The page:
Darrow was born this day in 1857. He was a lawyer and a prominent member of the American Civil Liberties Union (ACLU).
We know him as the defender of John Scopes in the Monkey Trial of 1925. Darrow and Scopes lost that trial, which was the first of many court cases regarding the teaching of creationism vs. evolution in public schools. Virtually all of the subsequent cases were victories for the evolutionists. Indeed, the Monkey Trial was a victory for evolutionists as well, because it is widely recognized that although the judge ruled in favor of the plaintiff, Darrow’s arguments were so powerful that the nation was left feeling that he had won the argument.
This is John Scopes, later in his life, writing of Darrow’s arrival in town for the trial, and the banquet honoring his visit:
I began to wonder how Darrow would be received. My own standing in the community was the same before and after the banquet, but I could explain that by the fact that the community considered me as one of its own, and, too, Bryan had been very friendly with me.
To my great relief, Darrow, at least outwardly, was also welcomed with respect and friendship. To show they were impartial, Bryan’s banquet was duplicated for Darrow. I was seated next to Darrow, but everything–toastmaster, the menu, the hall, and the people inside and outside–was the same.
Darrow shook hands and exchanged pleasantries with each person at the speaker’s table, but that was the last time during the banquet that he directed a remark to any one individual. Then, after the meal, people relaxed as Darrow began to speak. They were pleased to hear that their philosophies, ideas, and knowledge of various topics were of interest to him; besides, he asked questions and they had a chance to hear themselves talk–and all of us like to listen to ourselves. If anything developed that Darrow could use later, he remembered it.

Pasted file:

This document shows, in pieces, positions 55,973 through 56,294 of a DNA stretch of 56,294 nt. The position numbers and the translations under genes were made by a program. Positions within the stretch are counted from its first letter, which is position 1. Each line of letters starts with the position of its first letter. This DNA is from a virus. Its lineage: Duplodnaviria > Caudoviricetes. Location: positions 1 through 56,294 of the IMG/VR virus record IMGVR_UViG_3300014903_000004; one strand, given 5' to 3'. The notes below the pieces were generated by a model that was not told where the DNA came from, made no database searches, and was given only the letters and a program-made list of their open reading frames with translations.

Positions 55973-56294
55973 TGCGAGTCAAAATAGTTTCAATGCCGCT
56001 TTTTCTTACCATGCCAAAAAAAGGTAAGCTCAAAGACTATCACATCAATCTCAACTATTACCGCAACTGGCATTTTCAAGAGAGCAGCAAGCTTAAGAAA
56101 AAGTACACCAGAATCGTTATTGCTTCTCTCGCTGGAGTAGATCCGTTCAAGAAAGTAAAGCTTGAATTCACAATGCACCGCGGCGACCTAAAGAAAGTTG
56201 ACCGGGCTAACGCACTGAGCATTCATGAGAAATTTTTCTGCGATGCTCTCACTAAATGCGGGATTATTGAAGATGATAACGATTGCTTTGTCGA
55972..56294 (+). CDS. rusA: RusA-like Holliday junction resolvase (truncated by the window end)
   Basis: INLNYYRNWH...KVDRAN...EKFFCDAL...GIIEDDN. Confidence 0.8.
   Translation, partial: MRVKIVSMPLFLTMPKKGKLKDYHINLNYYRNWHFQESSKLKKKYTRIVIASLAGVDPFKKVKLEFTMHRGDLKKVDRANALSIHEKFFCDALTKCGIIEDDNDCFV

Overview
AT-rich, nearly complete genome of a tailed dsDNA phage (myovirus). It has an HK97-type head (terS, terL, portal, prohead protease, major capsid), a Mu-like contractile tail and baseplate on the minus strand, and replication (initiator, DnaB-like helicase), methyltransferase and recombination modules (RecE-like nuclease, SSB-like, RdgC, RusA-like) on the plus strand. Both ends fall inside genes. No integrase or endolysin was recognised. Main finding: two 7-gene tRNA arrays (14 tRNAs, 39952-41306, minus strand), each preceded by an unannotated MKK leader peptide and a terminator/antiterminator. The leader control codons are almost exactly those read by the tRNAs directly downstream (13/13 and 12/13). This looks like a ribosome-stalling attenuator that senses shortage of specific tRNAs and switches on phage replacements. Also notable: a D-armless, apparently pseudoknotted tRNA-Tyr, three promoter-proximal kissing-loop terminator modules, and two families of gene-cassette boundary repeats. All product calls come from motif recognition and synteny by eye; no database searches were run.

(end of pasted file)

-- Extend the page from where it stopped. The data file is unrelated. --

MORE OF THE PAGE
Darrow’s talk was entirely different from Bryan’s. He did not tell them what to think, what to believe, nor offer any panaceas by which to lead them to greater glory and prosperity. It was not the speech of a crusader. He gave a short but humorous story of his life. He told of how he first became interested in the legal profession by reading law books to a blacksmith who also wished to become a lawyer. He and the blacksmith went to Indianapolis to take the bar examination. At 4:00 P.M. on the day of the examination, a fresh round of drinks was ordered and downed in one gulp. Then, the chairman of the examining board informed them that they had passed the examination. Darrow told the audience that for two years he had practiced law in a tin shop (the local tinner was the justice of the peace) and played poker on the side. He nearly starved. Then, he started playing poker and practicing law on the side. He made enough money to go to Chicago and get his start. The joke-loving, rugged individualists of eastern Tennessee threw open the doors of hospitality and embraced him with friendship.
There is actual footage from the Scopes Trial. But it is pretty boring. I got this for you instead (including out takes at the end):